Posted by: Ihlwan Moon on January 14, 2010
Most e-readers available in the market so far have been just too small for newspapers. But it could soon be a reality for you to enjoy the sensation of holding a sheet of newspaper during the morning subway commute without having to check your mail box (or go to the newsstand) to pick up your daily. South Korea’s LG Display on Jan. 14 unveiled the prototype of a 19-inch flexible e-paper that’s almost as large as a page of a tabloid newspaper.
The device, optimized for an e-newspaper, has yet to be packaged as a marketable product. LG Display specializes in display panels and doesn’t make any finished product. “This will be the start,” says LG spokesman Lee Bang Soo, adding that he expects a manufacturer to introduce a commercial e-reader that not only could replace newspapers and paper magazines but also allow users to enjoy audio and video content.
The e-paper is virtually paper-thin with thickness of only 0.3 millimeters. It uses thin-film-transistor on metal foil rather than glass substrate to give the device flexibility. Measuring 25 centimeters by 40 centimeters (9.8 in. by 15.7 in), it weighs only 130 grams, though it will get thicker and heavier if a manufacturer wires it up with touchscreen technology to give full Internet access.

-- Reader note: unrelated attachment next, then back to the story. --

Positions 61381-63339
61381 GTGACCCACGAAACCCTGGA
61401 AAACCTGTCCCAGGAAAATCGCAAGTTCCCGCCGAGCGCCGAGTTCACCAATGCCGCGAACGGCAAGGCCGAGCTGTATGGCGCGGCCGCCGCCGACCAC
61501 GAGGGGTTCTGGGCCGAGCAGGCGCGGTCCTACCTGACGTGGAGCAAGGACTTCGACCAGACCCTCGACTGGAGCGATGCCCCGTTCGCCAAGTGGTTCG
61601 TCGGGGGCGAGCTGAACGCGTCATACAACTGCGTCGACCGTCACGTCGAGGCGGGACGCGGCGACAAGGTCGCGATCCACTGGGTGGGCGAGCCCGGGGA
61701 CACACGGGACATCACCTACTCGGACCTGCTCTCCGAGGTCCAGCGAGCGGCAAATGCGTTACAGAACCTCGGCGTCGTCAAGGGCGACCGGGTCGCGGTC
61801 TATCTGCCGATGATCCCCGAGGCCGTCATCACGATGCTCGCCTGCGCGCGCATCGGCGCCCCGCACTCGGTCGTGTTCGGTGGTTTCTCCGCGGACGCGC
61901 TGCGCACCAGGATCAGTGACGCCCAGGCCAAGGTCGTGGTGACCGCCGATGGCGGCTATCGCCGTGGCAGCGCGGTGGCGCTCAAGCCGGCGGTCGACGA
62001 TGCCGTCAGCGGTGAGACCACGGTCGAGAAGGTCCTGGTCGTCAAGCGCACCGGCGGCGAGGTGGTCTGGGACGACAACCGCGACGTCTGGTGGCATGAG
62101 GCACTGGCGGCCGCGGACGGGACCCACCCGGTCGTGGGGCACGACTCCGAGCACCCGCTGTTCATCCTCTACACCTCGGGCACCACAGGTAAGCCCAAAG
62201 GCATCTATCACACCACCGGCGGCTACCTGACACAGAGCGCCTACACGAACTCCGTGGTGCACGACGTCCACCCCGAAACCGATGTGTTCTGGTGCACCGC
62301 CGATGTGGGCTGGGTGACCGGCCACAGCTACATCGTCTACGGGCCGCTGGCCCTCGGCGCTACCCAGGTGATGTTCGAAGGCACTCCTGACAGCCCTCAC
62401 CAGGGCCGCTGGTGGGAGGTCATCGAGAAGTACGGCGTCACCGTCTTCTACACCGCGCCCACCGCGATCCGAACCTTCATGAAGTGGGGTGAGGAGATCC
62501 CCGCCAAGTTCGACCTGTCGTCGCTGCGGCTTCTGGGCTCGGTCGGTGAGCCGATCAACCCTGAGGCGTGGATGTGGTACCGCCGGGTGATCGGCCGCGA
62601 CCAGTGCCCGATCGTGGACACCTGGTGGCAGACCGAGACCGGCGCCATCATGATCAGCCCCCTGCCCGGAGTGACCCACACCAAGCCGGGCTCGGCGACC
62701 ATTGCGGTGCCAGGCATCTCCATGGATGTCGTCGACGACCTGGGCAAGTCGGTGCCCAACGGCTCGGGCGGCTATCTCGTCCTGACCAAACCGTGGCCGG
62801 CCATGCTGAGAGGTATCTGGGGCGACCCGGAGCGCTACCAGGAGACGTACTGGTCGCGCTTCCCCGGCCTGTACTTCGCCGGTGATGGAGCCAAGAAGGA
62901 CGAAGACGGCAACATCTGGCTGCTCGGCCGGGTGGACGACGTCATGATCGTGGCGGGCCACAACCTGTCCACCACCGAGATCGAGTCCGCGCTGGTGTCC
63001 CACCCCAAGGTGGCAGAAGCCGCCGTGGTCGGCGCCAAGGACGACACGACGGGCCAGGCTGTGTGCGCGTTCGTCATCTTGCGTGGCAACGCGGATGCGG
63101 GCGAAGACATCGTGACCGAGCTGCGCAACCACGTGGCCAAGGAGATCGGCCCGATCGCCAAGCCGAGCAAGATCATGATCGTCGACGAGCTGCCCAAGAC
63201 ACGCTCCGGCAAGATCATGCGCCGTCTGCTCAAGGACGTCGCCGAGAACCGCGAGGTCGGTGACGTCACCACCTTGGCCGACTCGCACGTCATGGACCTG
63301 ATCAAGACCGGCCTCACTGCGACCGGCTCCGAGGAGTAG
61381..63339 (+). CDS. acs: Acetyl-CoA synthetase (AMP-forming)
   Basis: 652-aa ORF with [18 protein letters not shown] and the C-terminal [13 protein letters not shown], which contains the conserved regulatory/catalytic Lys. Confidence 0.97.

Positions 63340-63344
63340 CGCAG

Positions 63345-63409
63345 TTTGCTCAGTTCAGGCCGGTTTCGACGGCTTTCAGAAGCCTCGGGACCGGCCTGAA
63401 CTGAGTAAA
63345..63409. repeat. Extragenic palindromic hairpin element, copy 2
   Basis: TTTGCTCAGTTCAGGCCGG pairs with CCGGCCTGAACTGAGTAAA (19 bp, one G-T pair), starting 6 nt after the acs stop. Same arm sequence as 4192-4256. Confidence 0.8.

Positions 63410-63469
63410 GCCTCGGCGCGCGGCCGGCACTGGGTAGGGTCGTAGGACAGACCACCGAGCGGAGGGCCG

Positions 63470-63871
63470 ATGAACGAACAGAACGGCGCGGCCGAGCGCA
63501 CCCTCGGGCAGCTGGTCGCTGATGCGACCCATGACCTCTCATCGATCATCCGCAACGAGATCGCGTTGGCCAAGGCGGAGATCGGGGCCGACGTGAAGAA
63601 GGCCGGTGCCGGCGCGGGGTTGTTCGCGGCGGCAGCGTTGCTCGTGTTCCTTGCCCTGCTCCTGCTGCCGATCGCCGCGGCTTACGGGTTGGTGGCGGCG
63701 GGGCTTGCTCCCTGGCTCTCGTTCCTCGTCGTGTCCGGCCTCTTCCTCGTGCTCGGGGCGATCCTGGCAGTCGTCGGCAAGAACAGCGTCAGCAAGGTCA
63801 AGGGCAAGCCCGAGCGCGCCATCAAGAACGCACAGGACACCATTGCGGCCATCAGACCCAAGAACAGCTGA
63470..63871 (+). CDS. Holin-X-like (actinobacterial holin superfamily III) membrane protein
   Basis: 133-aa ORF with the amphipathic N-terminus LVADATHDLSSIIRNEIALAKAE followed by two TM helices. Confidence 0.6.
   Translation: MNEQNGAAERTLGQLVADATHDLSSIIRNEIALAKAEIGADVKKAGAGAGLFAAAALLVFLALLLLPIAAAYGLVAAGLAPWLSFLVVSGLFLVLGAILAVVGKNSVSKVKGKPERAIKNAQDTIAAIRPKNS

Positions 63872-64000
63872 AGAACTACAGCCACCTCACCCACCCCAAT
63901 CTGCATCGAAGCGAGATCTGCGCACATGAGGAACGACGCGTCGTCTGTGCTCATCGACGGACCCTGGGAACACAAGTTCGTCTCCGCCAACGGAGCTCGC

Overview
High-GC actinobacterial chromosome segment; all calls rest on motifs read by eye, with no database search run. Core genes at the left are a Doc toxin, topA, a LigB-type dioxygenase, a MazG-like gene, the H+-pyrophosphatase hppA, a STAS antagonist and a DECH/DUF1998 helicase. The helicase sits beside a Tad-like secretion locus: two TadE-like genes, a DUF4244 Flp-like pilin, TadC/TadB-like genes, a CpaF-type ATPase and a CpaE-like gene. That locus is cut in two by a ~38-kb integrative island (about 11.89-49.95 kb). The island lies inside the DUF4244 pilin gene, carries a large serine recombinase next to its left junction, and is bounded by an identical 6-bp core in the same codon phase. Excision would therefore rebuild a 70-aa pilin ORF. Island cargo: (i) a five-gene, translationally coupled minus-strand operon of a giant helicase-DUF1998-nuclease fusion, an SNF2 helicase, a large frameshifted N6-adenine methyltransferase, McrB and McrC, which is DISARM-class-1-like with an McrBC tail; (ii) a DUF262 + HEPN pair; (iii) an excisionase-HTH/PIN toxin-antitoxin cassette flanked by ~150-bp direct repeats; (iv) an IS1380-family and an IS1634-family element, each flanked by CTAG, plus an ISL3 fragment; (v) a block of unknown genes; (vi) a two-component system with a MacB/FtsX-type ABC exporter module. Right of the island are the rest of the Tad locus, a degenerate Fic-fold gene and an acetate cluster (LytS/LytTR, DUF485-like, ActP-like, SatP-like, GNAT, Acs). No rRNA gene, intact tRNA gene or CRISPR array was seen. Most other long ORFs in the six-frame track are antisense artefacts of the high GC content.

Last week at the 2010 Consumer Electronics Show in Las Vegas, New York publishing company Hearst unveiled its Skiff Reader with 11.5-in. screen that used the same LG panel technology. The Skiff, weighing just over one pound and lasting over a week of average use between charge, is due to be sold later this year in more than 1,000 Sprint retail outlets across the U.S. The Skiff service will let users directly download magazine issues, books and newspapers. LG says the new flexible e-paper can also be wrapped around pillars and other locations for advertisement applications.
Pricing will be a hurdle for the time being. While LG gave no pricing information, existing e-readers with 10-in.-screen are sold as much as $700 a piece. Nevertheless, market researcher DisplaySearch expects the e-book market to grow to $1.2 billion next year from $370 million last year. If prices drop quickly, newspaper companies could do away with printing and distributing millions of sheets of paper in the not-too-distant future.